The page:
What’s one surefire way of creating science that benefits society? Develop an entire new generation of scientists that benefit society. This is precisely what Professor Doros Theodorou, winner of the DSM Lifetime Achievement Award 2018 for Materials Sciences, has been doing for the past 35 years through his groundbreaking study of the molecular modeling of polymers. Subsequently his work has helped reduce the time, cost and resources needed to bring new performance materials from concept to application in everything from medical devices to consumer goods…
Once upon a time if you wanted to see how a potential new polymer really performed, you had to first create it in a lab; and then you subjected it to all manner of tests based on the time-honoured scientific principle of trial and error… but not anymore.
Today, a 20-strong team of researchers can be found in the sun-kissed Greek capital of Athens throwing shapes into space and helping the world of materials science literally see into the future. And it’s all thanks to the extraordinary work of Doros Theodorou, Professor in Materials Science and Engineering at the National Technical University of Athens and the winner of the DSM Lifetime Achievement Award 2018.
“We believe it is our responsibility to nurture and develop bright science to create brighter lives for people today and for generations to come,” says Dr Marcus Remmers, Chief technology Officer of Royal DSM NV. “Our awards show our commitment to promoting pioneering scientific research that leads to products or applications that enhance people’s quality of life and are intended to ensure we all continue to benefit from bright science.”
The 2018 award was bestowed for the Professor’s work in the molecular and meso-scale modeling of polymers – which started way back in 1985 with the publication of his influential PhD papers on the topic of predicting the structure and mechanical properties of glassy amorphous polymers.
Professor Doros Theodorou says, “Computational modelling of materials is a complex field but essentially what we are doing is using modern computers to predict how material building blocks arrange themselves in space, how they will move and interact with each other – and what properties they have. Are they stiff and strong? Are they waterproof? Are they permeable? Do they have good flow for manufacturing purposes? Can they be tolerated inside the body?”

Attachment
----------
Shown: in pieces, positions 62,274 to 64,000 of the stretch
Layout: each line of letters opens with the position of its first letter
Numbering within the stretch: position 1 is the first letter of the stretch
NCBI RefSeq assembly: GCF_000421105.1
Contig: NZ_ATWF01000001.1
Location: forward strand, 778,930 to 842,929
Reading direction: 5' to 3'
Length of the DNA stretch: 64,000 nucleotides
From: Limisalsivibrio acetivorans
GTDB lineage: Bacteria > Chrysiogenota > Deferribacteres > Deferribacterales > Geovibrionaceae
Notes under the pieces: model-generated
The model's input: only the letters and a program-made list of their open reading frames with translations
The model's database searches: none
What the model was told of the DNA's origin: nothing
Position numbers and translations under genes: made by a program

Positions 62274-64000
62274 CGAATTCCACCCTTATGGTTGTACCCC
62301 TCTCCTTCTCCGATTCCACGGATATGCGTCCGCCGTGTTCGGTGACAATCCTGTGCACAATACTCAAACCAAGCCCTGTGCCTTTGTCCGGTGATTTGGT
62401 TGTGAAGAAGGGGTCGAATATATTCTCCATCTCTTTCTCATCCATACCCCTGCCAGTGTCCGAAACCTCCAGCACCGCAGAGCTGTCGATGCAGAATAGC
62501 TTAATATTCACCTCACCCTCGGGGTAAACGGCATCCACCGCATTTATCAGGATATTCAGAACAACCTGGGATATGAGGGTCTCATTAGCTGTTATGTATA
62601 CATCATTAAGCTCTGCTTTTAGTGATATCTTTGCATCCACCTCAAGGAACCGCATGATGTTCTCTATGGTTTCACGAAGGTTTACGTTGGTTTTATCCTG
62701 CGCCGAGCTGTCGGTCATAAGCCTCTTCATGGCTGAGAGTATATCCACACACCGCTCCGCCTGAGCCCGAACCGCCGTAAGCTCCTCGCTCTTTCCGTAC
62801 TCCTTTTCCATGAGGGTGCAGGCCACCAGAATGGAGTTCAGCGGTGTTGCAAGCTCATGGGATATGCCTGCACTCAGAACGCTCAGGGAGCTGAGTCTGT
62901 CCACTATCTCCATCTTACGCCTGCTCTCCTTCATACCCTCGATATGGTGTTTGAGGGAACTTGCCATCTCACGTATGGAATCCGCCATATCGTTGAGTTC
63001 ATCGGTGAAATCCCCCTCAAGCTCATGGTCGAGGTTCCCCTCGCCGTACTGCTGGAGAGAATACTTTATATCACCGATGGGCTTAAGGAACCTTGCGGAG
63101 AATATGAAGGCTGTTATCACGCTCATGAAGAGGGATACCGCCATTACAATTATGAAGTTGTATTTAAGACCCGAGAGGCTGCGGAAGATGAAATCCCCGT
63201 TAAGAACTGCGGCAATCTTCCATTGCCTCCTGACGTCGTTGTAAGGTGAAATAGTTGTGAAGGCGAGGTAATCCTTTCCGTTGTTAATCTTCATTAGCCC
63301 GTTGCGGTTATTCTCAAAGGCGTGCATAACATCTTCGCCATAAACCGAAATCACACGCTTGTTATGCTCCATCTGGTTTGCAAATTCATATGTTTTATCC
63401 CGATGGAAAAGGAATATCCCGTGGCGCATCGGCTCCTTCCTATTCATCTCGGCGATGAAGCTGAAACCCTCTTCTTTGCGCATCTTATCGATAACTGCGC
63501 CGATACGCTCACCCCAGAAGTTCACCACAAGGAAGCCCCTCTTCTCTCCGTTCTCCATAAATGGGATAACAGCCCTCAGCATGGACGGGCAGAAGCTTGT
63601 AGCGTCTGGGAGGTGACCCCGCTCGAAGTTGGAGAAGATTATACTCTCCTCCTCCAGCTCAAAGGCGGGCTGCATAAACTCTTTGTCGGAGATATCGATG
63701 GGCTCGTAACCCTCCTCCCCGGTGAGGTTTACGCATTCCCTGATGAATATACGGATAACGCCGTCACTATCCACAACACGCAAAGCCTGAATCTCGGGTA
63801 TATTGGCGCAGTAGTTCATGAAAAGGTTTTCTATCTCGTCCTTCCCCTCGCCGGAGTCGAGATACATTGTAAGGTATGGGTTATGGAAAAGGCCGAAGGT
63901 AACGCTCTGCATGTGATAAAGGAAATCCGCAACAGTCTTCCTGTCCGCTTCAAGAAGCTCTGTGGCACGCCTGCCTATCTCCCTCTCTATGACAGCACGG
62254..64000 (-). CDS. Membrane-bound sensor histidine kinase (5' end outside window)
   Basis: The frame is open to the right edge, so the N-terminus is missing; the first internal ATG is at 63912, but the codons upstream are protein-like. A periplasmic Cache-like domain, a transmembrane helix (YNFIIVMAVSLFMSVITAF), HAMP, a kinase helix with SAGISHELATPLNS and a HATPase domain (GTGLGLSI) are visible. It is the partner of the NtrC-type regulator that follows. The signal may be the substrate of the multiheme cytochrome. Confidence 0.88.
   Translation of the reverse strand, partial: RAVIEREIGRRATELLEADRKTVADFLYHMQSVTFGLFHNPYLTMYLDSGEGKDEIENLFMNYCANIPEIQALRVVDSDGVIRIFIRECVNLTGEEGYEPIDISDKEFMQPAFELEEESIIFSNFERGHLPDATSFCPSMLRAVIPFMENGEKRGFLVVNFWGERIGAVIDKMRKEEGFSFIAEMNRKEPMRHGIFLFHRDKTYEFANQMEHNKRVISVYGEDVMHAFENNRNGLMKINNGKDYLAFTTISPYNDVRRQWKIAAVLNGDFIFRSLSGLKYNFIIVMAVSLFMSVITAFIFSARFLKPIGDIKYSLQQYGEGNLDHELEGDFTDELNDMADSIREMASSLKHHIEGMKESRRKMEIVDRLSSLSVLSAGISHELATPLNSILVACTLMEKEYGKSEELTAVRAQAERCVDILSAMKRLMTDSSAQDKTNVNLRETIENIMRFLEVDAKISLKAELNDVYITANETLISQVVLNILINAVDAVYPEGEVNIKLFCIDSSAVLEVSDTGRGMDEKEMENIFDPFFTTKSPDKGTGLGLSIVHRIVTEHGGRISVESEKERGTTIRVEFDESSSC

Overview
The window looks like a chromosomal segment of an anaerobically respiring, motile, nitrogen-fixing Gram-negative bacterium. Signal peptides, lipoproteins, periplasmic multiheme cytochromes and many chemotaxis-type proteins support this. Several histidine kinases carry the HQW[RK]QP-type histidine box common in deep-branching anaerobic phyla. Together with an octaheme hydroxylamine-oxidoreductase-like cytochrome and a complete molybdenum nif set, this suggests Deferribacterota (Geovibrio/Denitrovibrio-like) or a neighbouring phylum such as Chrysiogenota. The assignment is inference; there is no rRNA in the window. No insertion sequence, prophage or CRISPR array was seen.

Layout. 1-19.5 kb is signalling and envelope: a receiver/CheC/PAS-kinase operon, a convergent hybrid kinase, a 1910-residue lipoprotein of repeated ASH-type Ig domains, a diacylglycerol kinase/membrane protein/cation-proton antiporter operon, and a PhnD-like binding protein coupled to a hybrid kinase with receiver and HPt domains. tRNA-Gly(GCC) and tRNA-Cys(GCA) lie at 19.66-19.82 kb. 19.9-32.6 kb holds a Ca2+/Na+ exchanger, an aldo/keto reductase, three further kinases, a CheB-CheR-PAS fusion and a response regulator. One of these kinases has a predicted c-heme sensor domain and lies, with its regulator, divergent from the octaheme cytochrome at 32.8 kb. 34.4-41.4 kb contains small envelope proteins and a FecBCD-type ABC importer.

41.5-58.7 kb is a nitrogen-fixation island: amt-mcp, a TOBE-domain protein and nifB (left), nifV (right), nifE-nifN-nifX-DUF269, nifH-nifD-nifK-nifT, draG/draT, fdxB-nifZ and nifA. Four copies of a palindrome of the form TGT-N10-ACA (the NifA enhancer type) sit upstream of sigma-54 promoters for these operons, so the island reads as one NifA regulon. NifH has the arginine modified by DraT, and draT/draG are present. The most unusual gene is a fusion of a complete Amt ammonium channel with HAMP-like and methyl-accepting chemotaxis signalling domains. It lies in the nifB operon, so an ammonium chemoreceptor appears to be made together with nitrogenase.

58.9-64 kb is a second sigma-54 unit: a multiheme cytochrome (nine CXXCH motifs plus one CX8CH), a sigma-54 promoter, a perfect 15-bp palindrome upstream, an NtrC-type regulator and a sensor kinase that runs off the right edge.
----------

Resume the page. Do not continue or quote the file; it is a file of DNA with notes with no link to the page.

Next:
By using computational science to answer the thousands of ‘what if’ questions surrounding potential new materials, Professor Theodorou and his team are enabling science companies like DSM to bring game-changing (often life-changing) innovations – like biomedical devices, for example – to market faster and more efficiently.
Rob Janssen, Scientist at the DSM Materials Science Centre, is one of many with first-hand knowledge of his work. “Thanks to his very open way of working, Doros has educated a whole generation of researchers and made it easy for them to build on his findings,” says Rob. “For example, one of my younger colleagues at DSM is now directly applying Doros’ work in statistical mechanics to our own projects – and it’s this that might actually be his biggest value to society.”
While computation modeling might seem like a recent phenomenon, the first molecular simulations happened way back in the 1950s. “There have been many great scientists that preceded me in this work, not least my own tutor and mentor at MIT, Dr. Suter,” says Professor Theodorou. “I just see myself as continuing this work. The big difference now is of course the immense computational power we have at our disposal. It doubles roughly every 18 months, so, coupled with new methods and algorithms we are developing, it gives rise to endless possibilities!”
Next on the Professor’s list is stepping up research into coarse graining – the study of computational polymer modeling beyond the nano-level. For now, he can enjoy the latest in a very long list of industry accolades.
“It is truly a career highlight for me to win this lifetime award because I respect the work of DSM in materials science so much,” says Professor Theodorou. “I’ve been involved with the company since the 1990s and hope to continue doing so in future.”
And what advice does Professor Theodorou have for the next generation of researchers and scientists coming through? “The most important thing is to master the fundamental principles of your chosen field,” he says. “Also, have a clear vision of what you want to accomplish; and keep an open mind.
“In my experience, minds are like parachutes. They function best when they are open!’”
Marcus Remmers, Chief Technology Officer at Royal DSM, Urmonderbaan 22, 6167 RD, Geleen, The Netherlands.
T: +31 46 4770 123
About the award
Open to scientists worldwide, DSM grants this award every two years in recognition of outstanding scientific work by an established scientist who has significantly contributed to advancing the materials sciences. Award candidates can be put forward by nomination only. The Lifetime Achievement Awards carry a cash prize of 50,000 Euros. An overview of previous winners can be found online.